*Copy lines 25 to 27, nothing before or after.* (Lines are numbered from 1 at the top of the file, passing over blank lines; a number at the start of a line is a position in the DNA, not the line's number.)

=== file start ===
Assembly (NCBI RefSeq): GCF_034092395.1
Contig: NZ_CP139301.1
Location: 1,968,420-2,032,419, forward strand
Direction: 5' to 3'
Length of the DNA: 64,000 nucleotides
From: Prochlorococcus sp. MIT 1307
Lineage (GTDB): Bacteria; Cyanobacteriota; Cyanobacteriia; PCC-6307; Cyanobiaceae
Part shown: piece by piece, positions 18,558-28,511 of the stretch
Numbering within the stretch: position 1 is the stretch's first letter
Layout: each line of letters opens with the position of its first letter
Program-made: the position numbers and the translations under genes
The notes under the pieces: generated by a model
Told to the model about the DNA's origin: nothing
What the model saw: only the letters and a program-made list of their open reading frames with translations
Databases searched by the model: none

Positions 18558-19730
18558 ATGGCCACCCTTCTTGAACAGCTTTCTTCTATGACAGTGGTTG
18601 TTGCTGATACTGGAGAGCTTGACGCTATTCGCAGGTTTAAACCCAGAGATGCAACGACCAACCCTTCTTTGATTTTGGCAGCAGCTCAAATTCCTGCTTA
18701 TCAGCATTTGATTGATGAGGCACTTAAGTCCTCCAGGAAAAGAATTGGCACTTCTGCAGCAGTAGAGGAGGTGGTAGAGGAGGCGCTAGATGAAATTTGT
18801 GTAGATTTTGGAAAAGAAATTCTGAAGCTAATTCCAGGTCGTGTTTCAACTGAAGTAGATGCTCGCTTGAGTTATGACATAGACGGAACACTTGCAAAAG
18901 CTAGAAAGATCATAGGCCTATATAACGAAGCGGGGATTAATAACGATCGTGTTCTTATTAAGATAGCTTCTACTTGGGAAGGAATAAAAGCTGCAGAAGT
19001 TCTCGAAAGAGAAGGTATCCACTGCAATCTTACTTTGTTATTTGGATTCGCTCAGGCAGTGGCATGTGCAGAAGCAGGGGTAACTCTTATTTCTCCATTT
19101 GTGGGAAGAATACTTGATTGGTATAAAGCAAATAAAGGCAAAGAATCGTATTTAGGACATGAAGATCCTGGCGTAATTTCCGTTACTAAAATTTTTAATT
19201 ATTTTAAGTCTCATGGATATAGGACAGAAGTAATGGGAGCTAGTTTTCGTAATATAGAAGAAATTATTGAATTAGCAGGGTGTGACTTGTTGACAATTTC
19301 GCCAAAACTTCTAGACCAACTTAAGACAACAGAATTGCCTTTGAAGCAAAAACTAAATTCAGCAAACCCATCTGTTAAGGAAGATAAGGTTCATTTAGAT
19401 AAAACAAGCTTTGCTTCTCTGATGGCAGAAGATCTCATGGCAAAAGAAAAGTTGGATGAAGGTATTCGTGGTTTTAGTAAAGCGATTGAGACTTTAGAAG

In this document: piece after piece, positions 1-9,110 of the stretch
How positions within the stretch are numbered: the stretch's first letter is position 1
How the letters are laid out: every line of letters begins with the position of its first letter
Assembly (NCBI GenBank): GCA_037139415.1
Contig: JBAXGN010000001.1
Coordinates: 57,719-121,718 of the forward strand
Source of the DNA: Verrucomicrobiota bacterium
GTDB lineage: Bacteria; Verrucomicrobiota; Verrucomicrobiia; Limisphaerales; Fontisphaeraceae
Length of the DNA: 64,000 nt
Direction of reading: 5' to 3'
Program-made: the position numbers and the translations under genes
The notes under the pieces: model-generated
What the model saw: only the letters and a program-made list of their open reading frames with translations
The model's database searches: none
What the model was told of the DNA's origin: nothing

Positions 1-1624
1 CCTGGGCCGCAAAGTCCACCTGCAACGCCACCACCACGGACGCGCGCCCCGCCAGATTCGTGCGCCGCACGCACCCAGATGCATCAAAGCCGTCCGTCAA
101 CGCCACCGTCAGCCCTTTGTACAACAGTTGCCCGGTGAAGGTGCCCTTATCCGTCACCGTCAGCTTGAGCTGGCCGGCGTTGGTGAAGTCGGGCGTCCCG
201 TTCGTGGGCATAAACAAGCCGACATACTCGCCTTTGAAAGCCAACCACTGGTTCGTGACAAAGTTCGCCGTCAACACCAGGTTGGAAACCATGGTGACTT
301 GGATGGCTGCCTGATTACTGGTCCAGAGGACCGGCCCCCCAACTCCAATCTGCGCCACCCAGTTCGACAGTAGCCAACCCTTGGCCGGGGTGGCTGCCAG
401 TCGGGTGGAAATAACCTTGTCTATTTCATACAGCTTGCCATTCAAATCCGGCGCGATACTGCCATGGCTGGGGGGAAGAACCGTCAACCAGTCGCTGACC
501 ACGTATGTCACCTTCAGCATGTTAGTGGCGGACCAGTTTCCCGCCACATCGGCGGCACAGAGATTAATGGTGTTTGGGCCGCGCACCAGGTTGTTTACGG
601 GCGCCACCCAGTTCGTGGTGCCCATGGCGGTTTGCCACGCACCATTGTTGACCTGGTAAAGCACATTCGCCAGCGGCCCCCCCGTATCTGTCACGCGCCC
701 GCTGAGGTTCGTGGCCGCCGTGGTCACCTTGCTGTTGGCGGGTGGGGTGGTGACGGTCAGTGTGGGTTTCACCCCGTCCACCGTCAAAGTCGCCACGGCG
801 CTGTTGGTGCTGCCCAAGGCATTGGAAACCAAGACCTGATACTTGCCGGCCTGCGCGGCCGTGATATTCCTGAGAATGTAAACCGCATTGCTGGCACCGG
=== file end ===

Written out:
19301 GCCAAAACTTCTAGACCAACTTAAGACAACAGAATTGCCTTTGAAGCAAAAACTAAATTCAGCAAACCCATCTGTTAAGGAAGATAAGGTTCATTTAGAT
19401 AAAACAAGCTTTGCTTCTCTGATGGCAGAAGATCTCATGGCAAAAGAAAAGTTGGATGAAGGTATTCGTGGTTTTAGTAAAGCGATTGAGACTTTAGAAG

In this document: piece after piece, positions 1-9,110 of the stretch